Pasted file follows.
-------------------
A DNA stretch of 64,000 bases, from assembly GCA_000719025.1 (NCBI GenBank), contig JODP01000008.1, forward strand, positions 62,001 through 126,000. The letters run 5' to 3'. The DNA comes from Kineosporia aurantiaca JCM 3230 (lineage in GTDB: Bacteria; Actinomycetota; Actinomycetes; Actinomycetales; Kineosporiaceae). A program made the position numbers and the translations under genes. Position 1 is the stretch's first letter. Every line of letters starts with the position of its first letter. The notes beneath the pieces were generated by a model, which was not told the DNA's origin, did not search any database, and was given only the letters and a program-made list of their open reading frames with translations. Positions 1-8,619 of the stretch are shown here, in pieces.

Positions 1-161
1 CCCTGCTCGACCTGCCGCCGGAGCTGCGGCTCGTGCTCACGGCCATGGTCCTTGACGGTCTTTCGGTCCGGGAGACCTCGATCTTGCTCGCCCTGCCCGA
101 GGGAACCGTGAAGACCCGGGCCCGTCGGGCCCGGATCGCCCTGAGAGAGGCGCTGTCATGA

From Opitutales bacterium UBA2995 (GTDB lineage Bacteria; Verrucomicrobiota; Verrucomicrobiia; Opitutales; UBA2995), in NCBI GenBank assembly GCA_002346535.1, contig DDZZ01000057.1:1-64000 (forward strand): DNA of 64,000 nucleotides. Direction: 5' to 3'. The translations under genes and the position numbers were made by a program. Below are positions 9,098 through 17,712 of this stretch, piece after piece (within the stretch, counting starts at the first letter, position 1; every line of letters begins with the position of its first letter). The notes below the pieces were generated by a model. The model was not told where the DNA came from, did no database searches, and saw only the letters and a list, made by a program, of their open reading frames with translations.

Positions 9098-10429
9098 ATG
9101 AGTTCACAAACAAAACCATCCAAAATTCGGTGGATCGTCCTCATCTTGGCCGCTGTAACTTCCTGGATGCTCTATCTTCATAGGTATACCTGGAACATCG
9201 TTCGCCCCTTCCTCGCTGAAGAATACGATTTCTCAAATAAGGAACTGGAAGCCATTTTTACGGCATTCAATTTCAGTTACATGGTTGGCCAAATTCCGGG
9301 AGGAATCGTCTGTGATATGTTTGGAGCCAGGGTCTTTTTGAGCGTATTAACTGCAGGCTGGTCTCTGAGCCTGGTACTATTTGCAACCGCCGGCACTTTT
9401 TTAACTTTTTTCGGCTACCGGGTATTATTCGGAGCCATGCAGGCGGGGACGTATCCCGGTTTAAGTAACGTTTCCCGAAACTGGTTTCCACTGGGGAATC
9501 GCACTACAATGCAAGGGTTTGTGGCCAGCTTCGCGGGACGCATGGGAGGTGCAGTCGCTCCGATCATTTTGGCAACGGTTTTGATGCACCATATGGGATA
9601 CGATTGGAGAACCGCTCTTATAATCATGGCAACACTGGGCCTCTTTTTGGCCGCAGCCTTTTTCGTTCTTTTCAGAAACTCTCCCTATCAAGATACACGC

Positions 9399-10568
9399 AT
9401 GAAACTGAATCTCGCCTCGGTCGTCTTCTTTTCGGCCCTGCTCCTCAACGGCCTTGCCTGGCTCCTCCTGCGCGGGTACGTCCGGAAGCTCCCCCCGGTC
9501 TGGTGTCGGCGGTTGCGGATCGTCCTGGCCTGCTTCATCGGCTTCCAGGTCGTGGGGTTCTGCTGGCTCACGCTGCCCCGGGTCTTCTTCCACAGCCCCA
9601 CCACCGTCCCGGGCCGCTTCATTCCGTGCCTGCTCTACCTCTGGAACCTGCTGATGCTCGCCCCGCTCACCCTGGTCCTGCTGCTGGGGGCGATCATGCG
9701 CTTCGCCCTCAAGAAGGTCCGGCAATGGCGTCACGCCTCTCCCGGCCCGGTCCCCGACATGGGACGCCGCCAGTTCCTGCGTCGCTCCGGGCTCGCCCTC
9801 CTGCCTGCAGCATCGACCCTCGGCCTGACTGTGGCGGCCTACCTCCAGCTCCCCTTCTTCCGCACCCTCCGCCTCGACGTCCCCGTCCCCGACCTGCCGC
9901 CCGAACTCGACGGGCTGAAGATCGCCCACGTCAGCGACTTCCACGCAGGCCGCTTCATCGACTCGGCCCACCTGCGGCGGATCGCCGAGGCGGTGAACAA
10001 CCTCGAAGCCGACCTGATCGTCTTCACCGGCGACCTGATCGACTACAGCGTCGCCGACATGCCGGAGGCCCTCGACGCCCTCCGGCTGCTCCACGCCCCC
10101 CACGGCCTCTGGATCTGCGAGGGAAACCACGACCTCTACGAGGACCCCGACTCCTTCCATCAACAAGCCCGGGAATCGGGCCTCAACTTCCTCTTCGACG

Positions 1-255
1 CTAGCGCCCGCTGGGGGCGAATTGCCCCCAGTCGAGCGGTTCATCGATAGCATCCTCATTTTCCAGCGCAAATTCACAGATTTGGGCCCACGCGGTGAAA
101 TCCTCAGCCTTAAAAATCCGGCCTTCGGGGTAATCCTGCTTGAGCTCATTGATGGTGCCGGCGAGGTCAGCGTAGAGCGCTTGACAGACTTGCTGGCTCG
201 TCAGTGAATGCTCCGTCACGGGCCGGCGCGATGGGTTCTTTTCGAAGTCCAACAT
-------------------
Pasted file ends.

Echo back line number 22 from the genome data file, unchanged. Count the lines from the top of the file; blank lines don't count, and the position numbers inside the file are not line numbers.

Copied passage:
10001 CCTCGAAGCCGACCTGATCGTCTTCACCGGCGACCTGATCGACTACAGCGTCGCCGACATGCCGGAGGCCCTCGACGCCCTCCGGCTGCTCCACGCCCCC